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'There Are Images You Can't Forget:' New York Limo Crash First Responders Speak Out

The crash, deemed the United States' worst transportation disaster in nine years, claimed the lives of 20 people.

By Jill Sederstrom

As another day of memorial services were observed, the first responders of a horrific limo crash in upstate New York that claimed the lives of 20 people say they are still haunted by the scenes they witnessed a little more than a week ago.

"There are images you can't forget...You can't erase from your memory," Central Bridge Fire Department Chief Brian Baker told the Times-Union, a local Albany newspaper, on Sunday.

Baker said that the emergency personnel who arrived at the intersection of Route 30 South and Route 30A in Schoharie, New York, on Oct. 6 were in a state of “basic sorrow,” adding that many have suffered through sleepless nights as memories of that day constantly replay in their heads.

The crash, which claimed the lives of four siblings, several newlyweds and at least six children, among others, was the United States’ worst transportation catastrophe in nine years, according to the Times-Union.

All 17 passengers and the driver were killed, as well as two pedestrians standing in the parking lot.

"We never knew them but we feel like we're close at heart now," Baker told the paper through tears. "It's hard to explain."

A group of firefighters and EMTs have even created a group texting chain to help each other through the grief.

"Each time you can get together and discuss these things, especially with people who were there, it helps. You hear you're not the only one dealing with it. It takes the edge off when people listen," Baker said, according to the Times-Union.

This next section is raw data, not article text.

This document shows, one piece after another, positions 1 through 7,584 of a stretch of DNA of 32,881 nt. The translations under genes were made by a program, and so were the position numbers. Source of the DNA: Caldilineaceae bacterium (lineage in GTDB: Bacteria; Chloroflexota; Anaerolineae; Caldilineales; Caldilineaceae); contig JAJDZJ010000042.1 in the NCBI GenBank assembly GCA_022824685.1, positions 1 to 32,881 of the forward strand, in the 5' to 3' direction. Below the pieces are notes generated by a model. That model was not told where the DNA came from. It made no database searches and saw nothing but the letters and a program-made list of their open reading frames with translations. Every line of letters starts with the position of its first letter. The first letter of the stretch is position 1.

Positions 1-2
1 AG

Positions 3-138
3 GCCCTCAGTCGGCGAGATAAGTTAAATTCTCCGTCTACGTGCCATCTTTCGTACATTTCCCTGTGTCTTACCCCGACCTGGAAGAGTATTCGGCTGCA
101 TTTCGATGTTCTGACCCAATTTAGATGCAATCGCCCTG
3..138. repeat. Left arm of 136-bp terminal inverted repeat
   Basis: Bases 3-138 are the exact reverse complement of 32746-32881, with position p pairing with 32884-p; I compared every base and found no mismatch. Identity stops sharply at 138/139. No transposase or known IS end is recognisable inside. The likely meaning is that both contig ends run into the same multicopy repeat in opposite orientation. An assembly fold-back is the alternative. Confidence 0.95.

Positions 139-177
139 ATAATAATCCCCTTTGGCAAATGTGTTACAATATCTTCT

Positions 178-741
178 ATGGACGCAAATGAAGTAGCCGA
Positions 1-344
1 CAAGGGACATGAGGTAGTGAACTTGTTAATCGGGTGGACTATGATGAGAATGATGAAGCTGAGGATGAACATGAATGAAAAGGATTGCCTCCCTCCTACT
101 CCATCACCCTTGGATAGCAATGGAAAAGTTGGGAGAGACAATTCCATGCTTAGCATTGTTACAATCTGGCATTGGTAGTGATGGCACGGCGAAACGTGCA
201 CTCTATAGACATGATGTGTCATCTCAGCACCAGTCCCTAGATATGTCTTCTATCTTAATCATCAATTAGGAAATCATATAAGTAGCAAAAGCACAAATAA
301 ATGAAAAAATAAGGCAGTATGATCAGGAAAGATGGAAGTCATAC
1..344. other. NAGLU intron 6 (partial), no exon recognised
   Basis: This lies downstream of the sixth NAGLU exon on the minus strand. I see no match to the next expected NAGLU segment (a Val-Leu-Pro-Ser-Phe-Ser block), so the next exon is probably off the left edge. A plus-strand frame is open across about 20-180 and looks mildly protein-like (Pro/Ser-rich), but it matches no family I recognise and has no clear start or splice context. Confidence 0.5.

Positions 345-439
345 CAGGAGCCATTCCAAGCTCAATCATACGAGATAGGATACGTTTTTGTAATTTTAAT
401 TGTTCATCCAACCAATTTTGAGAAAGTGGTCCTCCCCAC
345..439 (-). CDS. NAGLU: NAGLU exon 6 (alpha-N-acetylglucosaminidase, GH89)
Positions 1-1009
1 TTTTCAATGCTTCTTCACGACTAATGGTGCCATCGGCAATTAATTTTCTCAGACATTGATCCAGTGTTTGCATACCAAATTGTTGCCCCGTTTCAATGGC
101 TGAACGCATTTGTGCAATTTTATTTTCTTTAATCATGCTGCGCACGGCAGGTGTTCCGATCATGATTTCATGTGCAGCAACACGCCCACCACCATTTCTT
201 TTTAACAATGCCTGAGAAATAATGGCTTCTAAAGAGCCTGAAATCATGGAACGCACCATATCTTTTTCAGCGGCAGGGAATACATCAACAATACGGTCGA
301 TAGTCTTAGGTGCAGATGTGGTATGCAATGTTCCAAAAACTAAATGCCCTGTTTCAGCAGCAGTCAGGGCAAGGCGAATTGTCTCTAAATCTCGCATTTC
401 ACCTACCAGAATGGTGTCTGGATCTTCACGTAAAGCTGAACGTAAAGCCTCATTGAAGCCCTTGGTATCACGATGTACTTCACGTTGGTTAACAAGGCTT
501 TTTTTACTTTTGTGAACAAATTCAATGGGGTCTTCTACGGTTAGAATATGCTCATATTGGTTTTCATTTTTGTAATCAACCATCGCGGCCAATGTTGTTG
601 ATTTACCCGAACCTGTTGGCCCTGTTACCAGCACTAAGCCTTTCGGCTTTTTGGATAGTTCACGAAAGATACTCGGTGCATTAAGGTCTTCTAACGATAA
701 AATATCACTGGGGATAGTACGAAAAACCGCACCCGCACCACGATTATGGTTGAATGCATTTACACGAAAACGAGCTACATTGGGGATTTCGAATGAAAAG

Schoharie County Sheriff Ron Stevens said that although first responders may do "superhuman" work, they still struggle with the same issues that everyone else does.

"The first responders did everything they could and that is probably what hurts most," he told the paper. "We do this to save lives."

Hundreds of people packed the pews of an old brick church in Amsterdam on Saturday at the service for eight of the 20 people killed a week before.

“The question that is in the hearts of so many is: Why?” The Rev. O. Robert DeMartinis told hundreds of mourners. “Why did these 20 individuals have to be taken from us so quickly and so unexpectedly?”

The following day, the Senate's top Democrat called on federal regulators to formulate new safety standards for the vehicles.

Sen. Chuck Schumer pointed to glaring gaps in safety data and singled out the National Transportation Safety Board, which he said hasn't thoroughly investigated a limousine crash in three years.

"The sad fact here is that right now everyone is talking about limo safety when we could have been studying it for the past few years," Schumer said at a news conference. "The NTSB knows they need to fix this situation so we can have as much information as possible available."

He called on the NTSB to investigate every stretch limo crash that has occurred in the U.S. and use the data to make recommendations for safety standards that would then have to be implemented by the National Highway Transportation Safety Administration.

The driver of the limo, identified as Scott Lisinicchia, not only did not have a proper license, but his vehicle had failed an inspection a month before the devastating crash, Oxygen.com reported previously.

Memorial services for the deceased were held again on Monday, according to ABC News 10.

The Associated Press contributed to this report.

[Photo Credit: Getty]

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